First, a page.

New criteria for selecting differentially expressed genes

Lit Hsin Loo, Samuel Roberts, Leonid Hrebien, Moshe Kam

Research output: Contribution to journalArticlepeer-review

5 Scopus citations


One of the major concerns in detecting changes in higher moments is these changes may be due to outliers or process errors that are not biologically significant. For example, a larger variance observed in the expression levels may simply due to the larger variation in the data collecting process. Several outliers, which exhibit some extreme expression levels than the rest of the samples, may also increase the variance or skewness of the expression levels significantly. So it is very important to reduce the effect of outliers and process errors by proper experimental designs [27], such as technical replicates and biological replicates, before high sensitivity criterion, such as ADS, can be applied. We have presented and demonstrated the operation of two new criteria, ADS and the MDS, for identifying differentially expressed genes. These two criteria were compared with several commonly used criteria, namely WTS, WRS, FCS, and ICE. Experiments with simulated data show ADS to be more powerful than the WTS. When high-sensitivity screening is required, ADS appears to be preferable to WTS. When an FPR similar to WTS is desired, MDS should be used. The popular Wilcoxon rank sum is a more conservative approach that should be employed when the lowest FPR is desired, even at the expense of lower TPRs. ICE is a less desirable criterion because it does not perform well for data generated by the normal model. FCS gave results similar to those of WTS. Evaluation of these algorithms using real biological datasets showed that ADS and MDS flagged several biologically significant genes that were missed by WTS, besides selecting most of the genes that are also selected by WTS.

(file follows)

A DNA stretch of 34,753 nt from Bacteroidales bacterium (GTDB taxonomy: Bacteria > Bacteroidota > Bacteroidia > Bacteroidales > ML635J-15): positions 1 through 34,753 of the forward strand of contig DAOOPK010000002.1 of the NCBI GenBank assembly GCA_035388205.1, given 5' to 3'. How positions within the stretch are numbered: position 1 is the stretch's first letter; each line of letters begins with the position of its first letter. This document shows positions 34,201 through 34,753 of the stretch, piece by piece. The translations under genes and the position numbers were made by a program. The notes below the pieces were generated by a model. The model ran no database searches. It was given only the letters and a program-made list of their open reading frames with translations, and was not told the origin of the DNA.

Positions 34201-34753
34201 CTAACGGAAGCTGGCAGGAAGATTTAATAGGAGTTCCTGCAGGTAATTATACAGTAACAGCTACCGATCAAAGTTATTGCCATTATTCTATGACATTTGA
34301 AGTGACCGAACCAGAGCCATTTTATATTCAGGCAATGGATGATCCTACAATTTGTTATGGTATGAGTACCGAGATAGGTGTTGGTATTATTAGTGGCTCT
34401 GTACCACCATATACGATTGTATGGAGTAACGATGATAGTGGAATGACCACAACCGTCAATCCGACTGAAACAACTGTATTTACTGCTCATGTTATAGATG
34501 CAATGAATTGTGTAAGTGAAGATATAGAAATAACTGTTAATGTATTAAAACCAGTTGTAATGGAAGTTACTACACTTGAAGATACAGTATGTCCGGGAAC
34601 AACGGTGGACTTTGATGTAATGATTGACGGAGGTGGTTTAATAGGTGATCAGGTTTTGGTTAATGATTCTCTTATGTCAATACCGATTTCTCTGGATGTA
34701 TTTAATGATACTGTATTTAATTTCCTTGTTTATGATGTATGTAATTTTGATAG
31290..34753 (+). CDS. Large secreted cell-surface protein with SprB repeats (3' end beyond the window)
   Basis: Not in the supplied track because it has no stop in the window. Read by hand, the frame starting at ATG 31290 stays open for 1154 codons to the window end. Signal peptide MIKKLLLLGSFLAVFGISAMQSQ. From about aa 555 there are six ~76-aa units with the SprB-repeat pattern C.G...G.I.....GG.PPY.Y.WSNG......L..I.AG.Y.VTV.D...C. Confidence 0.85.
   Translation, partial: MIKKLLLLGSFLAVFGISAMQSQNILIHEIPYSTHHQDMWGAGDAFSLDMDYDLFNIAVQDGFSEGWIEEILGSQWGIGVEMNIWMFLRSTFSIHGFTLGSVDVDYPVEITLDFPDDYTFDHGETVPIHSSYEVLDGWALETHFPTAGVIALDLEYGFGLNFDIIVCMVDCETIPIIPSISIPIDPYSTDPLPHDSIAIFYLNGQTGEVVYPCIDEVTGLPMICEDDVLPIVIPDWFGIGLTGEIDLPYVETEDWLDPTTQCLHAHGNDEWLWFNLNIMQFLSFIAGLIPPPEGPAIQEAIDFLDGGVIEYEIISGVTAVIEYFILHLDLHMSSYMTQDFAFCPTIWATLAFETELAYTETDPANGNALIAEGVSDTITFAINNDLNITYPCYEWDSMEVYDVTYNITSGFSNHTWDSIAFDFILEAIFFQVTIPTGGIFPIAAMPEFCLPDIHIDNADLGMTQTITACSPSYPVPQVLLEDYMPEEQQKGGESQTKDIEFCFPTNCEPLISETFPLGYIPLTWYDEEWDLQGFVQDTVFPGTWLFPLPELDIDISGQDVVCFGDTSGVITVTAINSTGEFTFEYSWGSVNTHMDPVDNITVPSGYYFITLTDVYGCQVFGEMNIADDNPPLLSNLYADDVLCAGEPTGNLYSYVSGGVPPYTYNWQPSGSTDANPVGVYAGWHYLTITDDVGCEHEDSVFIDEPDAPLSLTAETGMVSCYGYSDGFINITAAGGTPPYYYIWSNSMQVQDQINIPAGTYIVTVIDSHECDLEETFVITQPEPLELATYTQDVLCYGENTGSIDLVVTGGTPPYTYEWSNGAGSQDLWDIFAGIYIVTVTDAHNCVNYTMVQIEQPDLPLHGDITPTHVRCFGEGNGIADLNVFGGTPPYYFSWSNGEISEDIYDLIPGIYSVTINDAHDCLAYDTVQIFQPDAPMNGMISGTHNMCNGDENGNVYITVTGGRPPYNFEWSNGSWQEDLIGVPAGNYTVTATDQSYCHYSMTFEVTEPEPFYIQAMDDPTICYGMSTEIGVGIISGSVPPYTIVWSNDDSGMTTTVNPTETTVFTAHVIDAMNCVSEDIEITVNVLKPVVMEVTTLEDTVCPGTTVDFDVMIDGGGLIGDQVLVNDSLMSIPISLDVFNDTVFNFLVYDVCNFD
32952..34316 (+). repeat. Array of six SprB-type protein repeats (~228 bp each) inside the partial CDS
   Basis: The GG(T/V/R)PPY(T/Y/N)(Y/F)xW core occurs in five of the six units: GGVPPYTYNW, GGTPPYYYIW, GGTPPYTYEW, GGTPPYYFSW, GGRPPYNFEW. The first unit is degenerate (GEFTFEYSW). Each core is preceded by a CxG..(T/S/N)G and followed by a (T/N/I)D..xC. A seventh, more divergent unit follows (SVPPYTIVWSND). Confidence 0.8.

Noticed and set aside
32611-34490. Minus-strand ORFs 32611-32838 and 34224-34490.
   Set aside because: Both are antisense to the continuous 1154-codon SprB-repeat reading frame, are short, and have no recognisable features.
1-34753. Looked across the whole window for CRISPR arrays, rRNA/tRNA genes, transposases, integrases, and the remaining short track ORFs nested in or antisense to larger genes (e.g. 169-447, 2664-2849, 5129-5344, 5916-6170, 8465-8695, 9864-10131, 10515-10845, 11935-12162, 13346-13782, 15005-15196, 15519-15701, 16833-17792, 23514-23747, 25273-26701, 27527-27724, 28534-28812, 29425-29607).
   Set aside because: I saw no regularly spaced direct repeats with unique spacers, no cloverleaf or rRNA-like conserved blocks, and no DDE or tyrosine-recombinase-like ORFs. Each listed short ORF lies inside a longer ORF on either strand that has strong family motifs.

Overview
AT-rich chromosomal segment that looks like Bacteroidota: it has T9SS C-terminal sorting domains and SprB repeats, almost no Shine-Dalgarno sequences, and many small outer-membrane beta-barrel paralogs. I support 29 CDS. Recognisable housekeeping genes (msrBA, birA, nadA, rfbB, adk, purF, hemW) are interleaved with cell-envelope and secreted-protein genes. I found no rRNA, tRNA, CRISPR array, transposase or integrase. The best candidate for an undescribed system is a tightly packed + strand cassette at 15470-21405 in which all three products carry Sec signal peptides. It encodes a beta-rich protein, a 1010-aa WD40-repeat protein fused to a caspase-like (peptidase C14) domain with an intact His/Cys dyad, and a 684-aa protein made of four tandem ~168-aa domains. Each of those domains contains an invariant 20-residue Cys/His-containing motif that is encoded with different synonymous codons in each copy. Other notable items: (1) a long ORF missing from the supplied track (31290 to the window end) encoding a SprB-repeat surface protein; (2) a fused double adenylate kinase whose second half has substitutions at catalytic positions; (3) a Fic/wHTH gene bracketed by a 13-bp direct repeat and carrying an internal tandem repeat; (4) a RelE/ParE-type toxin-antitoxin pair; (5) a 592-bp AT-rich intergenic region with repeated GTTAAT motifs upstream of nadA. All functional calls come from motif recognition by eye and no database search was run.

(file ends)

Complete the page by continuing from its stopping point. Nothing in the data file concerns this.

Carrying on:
Original languageEnglish (US)
Article number13
Pages (from-to)17-26
Number of pages10
JournalIEEE Engineering in Medicine and Biology Magazine
Issue number2
StatePublished - Mar 2007
Externally publishedYes

All Science Journal Classification (ASJC) codes

  • Biomedical Engineering


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